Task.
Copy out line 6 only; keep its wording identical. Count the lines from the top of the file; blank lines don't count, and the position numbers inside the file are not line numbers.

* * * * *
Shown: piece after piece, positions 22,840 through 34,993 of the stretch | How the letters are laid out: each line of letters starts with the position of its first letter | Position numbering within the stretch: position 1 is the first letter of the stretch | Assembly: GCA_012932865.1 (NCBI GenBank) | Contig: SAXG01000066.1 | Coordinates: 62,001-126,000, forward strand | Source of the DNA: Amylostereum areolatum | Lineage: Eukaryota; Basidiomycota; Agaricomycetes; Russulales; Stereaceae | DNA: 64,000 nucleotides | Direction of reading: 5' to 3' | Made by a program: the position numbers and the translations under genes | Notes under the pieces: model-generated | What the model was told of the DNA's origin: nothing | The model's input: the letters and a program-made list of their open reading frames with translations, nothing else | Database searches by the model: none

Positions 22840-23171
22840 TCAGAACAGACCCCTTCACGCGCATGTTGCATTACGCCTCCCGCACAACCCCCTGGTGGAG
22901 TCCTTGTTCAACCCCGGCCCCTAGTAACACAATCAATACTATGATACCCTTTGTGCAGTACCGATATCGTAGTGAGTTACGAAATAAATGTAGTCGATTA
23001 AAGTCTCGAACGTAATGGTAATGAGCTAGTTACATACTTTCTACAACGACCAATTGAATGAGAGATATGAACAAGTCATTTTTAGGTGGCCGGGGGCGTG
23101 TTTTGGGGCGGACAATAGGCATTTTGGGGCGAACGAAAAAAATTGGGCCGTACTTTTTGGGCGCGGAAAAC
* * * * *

23101 TTTTGGGGCGGACAATAGGCATTTTGGGGCGAACGAAAAAAATTGGGCCGTACTTTTTGGGCGCGGAAAAC